Next, the bill establishes Election Day as a federal holiday.
The bill declares that the right of a U.S. citizen to vote in any election for federal office shall not be denied or abridged because that individual has been convicted of a criminal offense unless, at the time of the election, such individual is serving a felony sentence.

The bill establishes certain federal criminal offenses related to voting. In particular, the bill establishes a new criminal offense for conduct (or attempted conduct) to corruptly hinder, interfere with, or prevent another person from registering to vote or helping someone register to vote.

Additionally, the bill sets forth provisions related to election security, including by requiring states to conduct post-election audits for federal elections.

The bill outlines criteria for congressional redistricting and generally prohibits mid-decade redistricting.

The bill addresses campaign finance, including by expanding the prohibition on campaign spending by foreign nationals, requiring additional disclosure of campaign-related fundraising and spending, requiring additional disclaimers regarding certain political advertising, and establishing an alternative campaign funding system for certain federal offices.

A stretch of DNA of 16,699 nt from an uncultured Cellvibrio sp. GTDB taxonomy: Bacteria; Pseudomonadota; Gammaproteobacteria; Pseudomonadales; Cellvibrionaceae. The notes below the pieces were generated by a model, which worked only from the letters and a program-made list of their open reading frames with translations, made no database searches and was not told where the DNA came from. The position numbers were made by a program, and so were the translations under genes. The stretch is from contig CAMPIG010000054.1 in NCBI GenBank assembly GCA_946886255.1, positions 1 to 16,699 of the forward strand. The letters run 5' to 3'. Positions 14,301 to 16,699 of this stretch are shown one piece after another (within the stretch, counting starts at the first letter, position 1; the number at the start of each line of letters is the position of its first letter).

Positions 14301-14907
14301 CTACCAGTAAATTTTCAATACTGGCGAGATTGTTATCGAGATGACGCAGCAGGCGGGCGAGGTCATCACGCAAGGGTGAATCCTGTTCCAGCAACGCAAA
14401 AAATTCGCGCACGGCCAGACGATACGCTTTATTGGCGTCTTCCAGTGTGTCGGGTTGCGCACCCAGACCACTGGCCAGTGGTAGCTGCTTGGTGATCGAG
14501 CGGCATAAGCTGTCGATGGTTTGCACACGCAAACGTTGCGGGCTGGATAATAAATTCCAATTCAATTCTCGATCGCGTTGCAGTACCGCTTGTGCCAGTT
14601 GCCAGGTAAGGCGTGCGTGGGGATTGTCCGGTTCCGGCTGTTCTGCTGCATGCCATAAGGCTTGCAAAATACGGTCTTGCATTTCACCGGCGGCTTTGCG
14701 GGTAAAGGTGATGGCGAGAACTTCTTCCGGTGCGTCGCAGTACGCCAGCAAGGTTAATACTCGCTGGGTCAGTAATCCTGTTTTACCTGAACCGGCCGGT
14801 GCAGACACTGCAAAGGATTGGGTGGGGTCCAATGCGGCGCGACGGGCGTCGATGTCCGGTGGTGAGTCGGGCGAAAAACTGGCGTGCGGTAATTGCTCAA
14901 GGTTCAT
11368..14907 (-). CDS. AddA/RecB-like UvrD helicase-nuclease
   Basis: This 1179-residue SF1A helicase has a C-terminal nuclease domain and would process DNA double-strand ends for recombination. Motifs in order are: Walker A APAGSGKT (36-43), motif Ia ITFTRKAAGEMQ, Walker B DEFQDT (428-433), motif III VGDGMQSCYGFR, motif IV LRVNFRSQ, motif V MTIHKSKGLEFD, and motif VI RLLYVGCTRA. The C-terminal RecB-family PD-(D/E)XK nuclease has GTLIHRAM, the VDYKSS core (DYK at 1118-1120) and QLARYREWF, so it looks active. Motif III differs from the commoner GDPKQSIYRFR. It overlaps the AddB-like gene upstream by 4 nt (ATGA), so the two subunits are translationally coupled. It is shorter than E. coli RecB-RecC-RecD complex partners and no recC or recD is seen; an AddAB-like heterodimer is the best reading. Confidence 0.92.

Great bill, right?

U.S. Senate Majority Floor Updates on Twitter: "NOT AGREED TO: Cloture on the motion to proceed to S.2747, the Freedom to Vote Act.
By a vote of 49-51 (60 vote threshold).
.@SenSchumer changed his vote to NAY so that he could enter a motion to reconsider the vote." / Twitter


With this response:
K FabMac ?????? *??????MASK UP??????*??????VAX UP??????* on Twitter: "@DSenFloor @HayesBrown @SenSchumer B-b-but I thought Manchin could wrangle those 10 honest, fair minded Republicans to vote for the greater good ? (link)" / Twitter

Manchin guaranteed ten votes from Republicans for that bill.

:pigsfly:
 

Rhea

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Will this gie him the cover he needs to agree to filibuster reform?

America NEEDS voting protections.
 

lpetrich

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Sinema holds firm in support of the filibuster, imperiling late voting rights push - The Washington Post
Sen. Kyrsten Sinema (Ariz.) is a co-sponsor of Democratic voting rights bills meant to combat state-level GOP efforts to restrict ballot access. But she has firmly resisted a campaign by some in her party to modify or eliminate the filibuster — the Senate rule requiring a 60-vote supermajority to advance most legislation — to pass them.

In an interview with The Washington Post on Thursday, about two weeks after Republicans blocked a third major voting rights bill, Sinema reiterated her stance.

“My opinion is that legislation that is crafted together, in a bipartisan way, is the legislation that’s most likely to pass and stand the test of time,” she said. “And I would certainly encourage my colleagues to use that effort to move forward.”